Three weeks ago, when I was driving back from DC, I had you on the mind. I love DC, it’s an awesome city and I have so much fun there, and sometimes I get a little depressed that you’re not there anymore. That I can’t drop by Arlington and pay you a visit. That we can’t sit around and talk about crap like we used to. I started doing the math in my head, and I quickly realized that you would have been hitting an anniversary year on your birthday.

You’d have been thirty-five today, and you’re not here. Why aren’t you here?

I’m not blaming you. It’s not your fault.

But I have been angry with you.

We were going to attend a game at Camden Yards or Nationals Park. When I bought my first ticket for a game in DC in 2008, I only bought one. We had plans, and you weren’t there.

When I met Cressida, I wanted to talk to you so badly. I wanted to tell you everything about her, you’d have told me that I was nuts, and you weren’t there.

When my grandmother died, you weren’t there.

Life went on. You weren’t there. And that made me angry.

But that’s not what I wanted to say to you on your birthday.

What I wanted to tell you was this. I’m sorry. I was a terrible friend.

You would disagree. But I was.

I enabled you that year in Richmond. You had an addiction and I didn’t realize it or I didn’t understand it. I thought I was helping. I think all of us thought that — Joe and Howard, even Kelly to some extent. We thought we were helping you grow and giving you a purpose, when all we were helping you do was to dig your hole deper. Maybe you would have been better off with a different group of friends that year, ones who knew you better, ones who wouldn’t have enabled you because they only thought they were being friendly.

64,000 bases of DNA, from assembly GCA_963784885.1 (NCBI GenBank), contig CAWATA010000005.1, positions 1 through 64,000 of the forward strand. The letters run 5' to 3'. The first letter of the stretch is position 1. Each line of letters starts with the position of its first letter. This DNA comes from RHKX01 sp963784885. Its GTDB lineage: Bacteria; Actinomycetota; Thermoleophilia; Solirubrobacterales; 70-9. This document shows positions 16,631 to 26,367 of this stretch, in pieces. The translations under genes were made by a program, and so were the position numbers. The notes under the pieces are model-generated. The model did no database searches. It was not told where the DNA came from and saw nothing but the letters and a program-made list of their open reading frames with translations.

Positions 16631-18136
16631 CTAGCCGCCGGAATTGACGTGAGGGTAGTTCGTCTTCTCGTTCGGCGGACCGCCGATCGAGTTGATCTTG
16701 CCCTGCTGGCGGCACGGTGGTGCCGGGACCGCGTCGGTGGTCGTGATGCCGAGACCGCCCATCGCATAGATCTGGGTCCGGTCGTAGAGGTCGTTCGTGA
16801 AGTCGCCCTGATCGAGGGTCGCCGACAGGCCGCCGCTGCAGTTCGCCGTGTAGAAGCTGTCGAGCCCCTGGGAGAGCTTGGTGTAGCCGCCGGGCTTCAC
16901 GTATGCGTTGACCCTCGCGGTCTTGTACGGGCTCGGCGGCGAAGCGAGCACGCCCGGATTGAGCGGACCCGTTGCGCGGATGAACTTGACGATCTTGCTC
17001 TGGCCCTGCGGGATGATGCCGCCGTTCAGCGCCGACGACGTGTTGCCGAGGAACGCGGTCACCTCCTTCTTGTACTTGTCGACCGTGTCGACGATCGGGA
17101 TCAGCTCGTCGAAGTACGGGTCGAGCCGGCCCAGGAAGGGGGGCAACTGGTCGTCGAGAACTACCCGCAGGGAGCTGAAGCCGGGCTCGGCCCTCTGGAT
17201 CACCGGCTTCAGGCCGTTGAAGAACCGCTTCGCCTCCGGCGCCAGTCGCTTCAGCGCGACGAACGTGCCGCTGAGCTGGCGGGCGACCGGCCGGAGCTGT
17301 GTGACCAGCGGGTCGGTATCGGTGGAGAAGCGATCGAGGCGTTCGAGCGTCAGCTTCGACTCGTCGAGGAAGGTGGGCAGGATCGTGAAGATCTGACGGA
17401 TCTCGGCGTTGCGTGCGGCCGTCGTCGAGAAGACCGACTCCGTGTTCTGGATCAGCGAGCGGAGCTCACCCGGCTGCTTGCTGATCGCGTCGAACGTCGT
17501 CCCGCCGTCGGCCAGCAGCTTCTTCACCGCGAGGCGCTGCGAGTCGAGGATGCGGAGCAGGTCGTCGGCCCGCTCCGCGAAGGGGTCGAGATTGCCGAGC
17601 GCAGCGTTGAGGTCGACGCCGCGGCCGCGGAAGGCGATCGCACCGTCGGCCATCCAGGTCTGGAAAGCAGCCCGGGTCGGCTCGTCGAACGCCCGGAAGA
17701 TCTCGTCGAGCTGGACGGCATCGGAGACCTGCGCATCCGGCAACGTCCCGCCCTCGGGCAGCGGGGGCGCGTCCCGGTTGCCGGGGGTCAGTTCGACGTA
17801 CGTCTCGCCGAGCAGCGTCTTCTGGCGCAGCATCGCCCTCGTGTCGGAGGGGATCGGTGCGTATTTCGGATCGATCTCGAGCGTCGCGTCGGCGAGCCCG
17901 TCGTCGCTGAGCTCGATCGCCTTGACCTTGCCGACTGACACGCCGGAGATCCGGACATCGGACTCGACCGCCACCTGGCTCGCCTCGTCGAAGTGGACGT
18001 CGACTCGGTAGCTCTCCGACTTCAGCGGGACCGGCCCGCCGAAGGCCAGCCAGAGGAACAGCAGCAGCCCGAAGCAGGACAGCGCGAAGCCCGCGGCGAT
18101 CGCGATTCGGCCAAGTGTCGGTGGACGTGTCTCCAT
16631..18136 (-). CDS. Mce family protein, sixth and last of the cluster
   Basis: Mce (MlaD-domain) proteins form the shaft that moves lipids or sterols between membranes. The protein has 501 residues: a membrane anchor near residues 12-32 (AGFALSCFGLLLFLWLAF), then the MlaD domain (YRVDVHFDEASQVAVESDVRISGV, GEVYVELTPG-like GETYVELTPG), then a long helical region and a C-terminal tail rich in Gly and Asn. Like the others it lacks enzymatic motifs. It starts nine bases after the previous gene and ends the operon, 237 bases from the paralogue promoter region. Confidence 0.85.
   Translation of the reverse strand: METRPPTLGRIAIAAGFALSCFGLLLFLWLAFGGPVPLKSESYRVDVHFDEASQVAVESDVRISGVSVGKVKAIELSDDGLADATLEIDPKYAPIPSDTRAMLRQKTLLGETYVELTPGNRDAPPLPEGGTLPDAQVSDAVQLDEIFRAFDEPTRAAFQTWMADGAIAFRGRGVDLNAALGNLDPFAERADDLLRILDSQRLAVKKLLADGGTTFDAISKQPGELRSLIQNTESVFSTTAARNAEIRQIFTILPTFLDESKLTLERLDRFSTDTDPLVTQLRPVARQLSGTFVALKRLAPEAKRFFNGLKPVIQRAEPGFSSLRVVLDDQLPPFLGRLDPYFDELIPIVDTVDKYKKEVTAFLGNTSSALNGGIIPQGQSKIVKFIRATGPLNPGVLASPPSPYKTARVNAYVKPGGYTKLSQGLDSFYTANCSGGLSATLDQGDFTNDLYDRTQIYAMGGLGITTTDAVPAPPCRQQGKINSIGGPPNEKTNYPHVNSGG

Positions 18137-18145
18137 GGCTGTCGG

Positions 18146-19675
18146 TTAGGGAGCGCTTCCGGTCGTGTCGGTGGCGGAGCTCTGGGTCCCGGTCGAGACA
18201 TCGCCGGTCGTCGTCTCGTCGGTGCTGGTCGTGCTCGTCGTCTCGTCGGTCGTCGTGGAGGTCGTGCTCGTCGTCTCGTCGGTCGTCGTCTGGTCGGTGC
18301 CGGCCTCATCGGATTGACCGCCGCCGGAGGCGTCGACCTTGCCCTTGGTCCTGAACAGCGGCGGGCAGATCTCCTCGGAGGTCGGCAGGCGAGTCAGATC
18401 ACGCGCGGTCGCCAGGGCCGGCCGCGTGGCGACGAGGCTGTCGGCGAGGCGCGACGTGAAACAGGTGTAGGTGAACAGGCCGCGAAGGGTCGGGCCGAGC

When I left Richmond, I treated you badly. I kept you at a distance. Partly, I came to recognize that you were self-destructive and your self-destruction would catch anyone caught in its wake. Partly, as time passed and there was physical distance between us, I wasn’t sure what we had in common any more. And partly, as a function of the time and distance, I was pissed off with you.

Why was I pissed off? You reached a point where you were between schools — again — and you needed a job. I made a few phone calls, pulled a few strings, and got you an interview for a position with EB Games in NoVA. You blew off the interview. I went to bat for you, I recommended you, and I felt disrespected by you. I was pissed.

Then when I moved to Raleigh, I didn’t tell you anything. I didn’t tell you where I lived. I didn’t tell you which store I was managing. All you knew was that I had moved to North Carolina. I didn’t want you to know anything more than that, because I knew — I knew — what would have happened if I had said anything more, if I had given you any sort of clue. There would have come a day where, out of the blue, you showed up on my doorstep, wanting a couch to crash on for a night or three, and I’d have said “Yes” out of my natural sense of hospitality, only that “night or three” would have turned into months on end. I know you would have done that. You thought you still had a shot with Stacey, even though it was over, and if I had given you any sort of opening to a base in North Carolina where you could try to woo her back at Wake Forest, you would have taken it. And that’s why I kept you at a distance for a long time when I moved down there. I didn’t want that.